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(ROMAN EMPERORS, PROSPERITY and DECLINE – continued)

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ROMAN EMPERORS, PROSPERITY and DECLINE (2 of 5)

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Blunders, from Galba to Dometian

Vespasian

Vespasian, (Vespianus) good natured
and a "good" emperor devoted to hits work.

Titus

Titus, son of Vespasian, and popular, but
there were disasters, including Vesuivius.

Emperor Dodmitian

Emperor Domitian, also son of Vespasian,
but impatient and fearful.

Galba tried to correct the misrule of Nero by restoring Rome's finances and restoring discipline to the military. His frugality alienated citizens, and it alienated his soldiers, but Galba said in response that he levied troops rather than bribed them for their support. Galba announced that he had adopted someone as his heir and failed to pay the Praetorian Guard the donation that it had come to expect for supporting a new emperor. A thirty-seven year-old senator, Otho, conspired to replace Galba. He offered the Praetorian Guard the donation that it expected. Galba was cut down in the street by guardsmen on horseback. His close associates were murdered soon after. And the Senate proclaimed Otho emperor.

Otho's rule went unrecognized among Roman soldiers in Germany, and they followed the precedent laid down by Galba's troops and hailed as emperor their commander, Vitellius. Vitellius had become popular with his troops by allowing them to bully civilians and take anything they could grab. Vitellius and his army marched toward Rome battled troops that supported Otho. Vitellius won. Otho committed suicide after only three months in office. It was believed by many that he had done so to save Rome from another civil war, and a few impressed soldiers who considered their emperor, Otho, heroic, tried to match his heroism by throwing themselves onto his funeral pyre.

Vitellius did not know how to hold on to political power. He was unpopular with everyone but his troops. He executed everyone he believed had wronged him. His bloodbath disgusted the Romans, and picking up on Vitellius' unpopularity, another army selected its military commander to put things straight in Rome. That commander was Flavius Vespasian, aged sixty, who had led Rome's recent campaign against a Jewish uprising in Judea. Vespasian and his army marched on Rome. They found Vitellius hiding in the palace. Vitellius was taken to the Forum, and there the crowds ridiculed him before someone stabbed him to death.

Vespasian was a roll of the dice that came up well for the Romans. He was capable politically and generally good natured. He re-established order and ruled for ten years. His son Titus modeled himself after his father. He had won the admiration of the Romans for his devotion to his father, and like his father he was bright and good natured. But his rule was plagued by disasters not of his making. Mount Vesuvius erupted. Titus provided relief and rehabilitation programs for survivors, and he paid for much of it with his own money. Then came another great fire that burned Rome, followed by an epidemic of disease. Titus made great efforts to find a remedy for the epidemic and to comfort his subjects. Then, after having been in power only two years, Titus himself died of fever, and the Romans responded with more genuine grief than they had with the death of any previous emperor, including Augustus.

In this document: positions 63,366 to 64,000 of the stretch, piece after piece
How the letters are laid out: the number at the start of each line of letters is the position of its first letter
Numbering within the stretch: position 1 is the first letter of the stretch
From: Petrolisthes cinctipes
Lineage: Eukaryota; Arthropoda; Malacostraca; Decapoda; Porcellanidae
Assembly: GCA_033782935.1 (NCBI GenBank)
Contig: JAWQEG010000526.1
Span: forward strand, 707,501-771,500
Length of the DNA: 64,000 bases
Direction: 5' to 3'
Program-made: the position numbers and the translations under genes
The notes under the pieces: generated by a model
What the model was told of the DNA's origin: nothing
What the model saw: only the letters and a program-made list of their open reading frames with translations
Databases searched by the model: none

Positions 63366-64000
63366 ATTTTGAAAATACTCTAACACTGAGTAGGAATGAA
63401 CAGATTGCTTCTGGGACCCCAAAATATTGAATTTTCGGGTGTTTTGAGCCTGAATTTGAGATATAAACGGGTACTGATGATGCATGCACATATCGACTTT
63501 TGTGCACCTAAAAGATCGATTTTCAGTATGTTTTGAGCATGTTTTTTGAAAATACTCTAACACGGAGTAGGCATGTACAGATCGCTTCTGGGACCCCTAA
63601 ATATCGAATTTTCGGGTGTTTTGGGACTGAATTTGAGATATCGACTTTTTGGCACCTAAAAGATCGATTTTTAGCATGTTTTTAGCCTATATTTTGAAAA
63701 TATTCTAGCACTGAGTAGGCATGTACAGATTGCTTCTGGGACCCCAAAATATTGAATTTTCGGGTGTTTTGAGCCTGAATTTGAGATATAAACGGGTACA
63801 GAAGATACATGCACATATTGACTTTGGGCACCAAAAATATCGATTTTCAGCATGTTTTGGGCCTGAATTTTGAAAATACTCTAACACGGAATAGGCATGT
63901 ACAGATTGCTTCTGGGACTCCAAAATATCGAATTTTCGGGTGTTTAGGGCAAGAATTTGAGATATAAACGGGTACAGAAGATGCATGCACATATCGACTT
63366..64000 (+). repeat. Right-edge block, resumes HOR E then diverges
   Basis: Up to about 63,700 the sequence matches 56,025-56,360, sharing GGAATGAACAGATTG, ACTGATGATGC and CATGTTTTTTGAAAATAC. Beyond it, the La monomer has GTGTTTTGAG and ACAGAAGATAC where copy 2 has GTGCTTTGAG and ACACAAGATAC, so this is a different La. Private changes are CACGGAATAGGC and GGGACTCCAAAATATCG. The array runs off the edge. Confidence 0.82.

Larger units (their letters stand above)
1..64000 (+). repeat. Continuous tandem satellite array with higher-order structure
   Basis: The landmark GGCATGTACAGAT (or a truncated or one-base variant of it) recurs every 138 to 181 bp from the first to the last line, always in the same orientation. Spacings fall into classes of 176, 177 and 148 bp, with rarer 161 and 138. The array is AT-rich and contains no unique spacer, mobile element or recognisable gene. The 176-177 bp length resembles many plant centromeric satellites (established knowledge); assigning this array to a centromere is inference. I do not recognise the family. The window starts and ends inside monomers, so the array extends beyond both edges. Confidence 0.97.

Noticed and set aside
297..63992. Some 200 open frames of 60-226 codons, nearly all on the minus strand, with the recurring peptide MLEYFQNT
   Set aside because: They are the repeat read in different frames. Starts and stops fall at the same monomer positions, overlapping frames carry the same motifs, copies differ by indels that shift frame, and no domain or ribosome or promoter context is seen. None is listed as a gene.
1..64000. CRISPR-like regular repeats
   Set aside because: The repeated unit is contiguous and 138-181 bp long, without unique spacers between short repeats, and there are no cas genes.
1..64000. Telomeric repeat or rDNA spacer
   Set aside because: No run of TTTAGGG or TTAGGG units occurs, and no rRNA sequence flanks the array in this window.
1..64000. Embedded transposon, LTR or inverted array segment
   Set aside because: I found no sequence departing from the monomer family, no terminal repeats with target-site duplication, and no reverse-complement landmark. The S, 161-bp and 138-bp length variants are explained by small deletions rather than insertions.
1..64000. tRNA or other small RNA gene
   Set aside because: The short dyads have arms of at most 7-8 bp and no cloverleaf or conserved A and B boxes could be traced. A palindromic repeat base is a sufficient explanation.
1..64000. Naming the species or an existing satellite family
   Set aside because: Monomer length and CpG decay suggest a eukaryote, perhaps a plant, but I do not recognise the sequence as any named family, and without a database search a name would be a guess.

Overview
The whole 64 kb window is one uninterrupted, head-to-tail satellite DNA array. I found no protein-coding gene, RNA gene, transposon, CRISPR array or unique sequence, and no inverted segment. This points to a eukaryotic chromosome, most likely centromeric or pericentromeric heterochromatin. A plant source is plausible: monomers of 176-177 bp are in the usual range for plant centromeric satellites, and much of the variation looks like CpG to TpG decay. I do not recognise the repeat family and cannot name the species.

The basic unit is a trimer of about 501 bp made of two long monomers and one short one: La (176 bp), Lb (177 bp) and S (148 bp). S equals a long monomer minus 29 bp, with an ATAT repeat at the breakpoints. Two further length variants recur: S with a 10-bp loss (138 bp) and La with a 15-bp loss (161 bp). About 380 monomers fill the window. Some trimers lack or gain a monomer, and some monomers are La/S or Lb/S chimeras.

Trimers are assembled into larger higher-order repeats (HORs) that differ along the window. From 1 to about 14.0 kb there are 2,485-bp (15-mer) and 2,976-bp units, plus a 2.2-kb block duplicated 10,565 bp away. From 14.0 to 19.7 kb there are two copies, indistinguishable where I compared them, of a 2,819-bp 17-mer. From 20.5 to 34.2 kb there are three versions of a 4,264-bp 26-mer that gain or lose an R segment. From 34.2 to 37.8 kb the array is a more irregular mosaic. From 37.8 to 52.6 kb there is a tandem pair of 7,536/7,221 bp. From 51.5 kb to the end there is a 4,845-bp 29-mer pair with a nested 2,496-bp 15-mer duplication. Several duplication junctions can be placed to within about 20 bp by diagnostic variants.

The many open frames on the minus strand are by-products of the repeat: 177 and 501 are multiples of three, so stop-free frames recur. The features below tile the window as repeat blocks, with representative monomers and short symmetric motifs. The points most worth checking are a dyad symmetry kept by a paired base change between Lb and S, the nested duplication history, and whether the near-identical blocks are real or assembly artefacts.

Titus was succeeded by his thirty year-old brother, Domitian, younger than Titus by eleven years. Domitian was a good administrator who skillfully managed the state's finances and contributed more to public construction. He insisted on each individual being protected by law, and he was concerned with morality. He wanted senators and their families and the equites (families of wealth from commerce) to behave according to accepted moral standards and to avoid scandals. He severely punished Vestal Virgins who had given into the temptation of sexual intercourse. He drove prostitutes from Rome's streets and enforced a law against what was considered unnatural sexual practices, including homosexuality. In the interest of children he outlawed their castration, which had been the practice of some religious cults. And he sought to end the buying and selling of eunuchs.

But Domitian became impatient with criticism and dissent and fearful of opposition, which started him down the same path as the failed emperors before him. His brother Titus had acted against subversion, banning anarchists and cynic-philosophers from Rome, but he had done so with confidence about Rome's security. Domitian, on the other hand, drew the wrong lessons from Rome's history of plots, intrigues and political turmoil. He feared that subversion was about to get out of hand. He banned philosophers from Italy, and he overreacted when some soldiers stationed on the Rhine River revolted against his rule. The revolt was easily crushed, but he began a reign of terror against imagined traitors, including burning books and listening more to informers.

With the public, Domitian remained popular, as most people were not the target of his campaign against treason. But his zeal in weeding out enemies created fear among those who were close to power, and after seven years of rule, palace officials who felt threatened by his terror joined a conspiracy that led to his assassination – now a familiar way of recalling an emperor.

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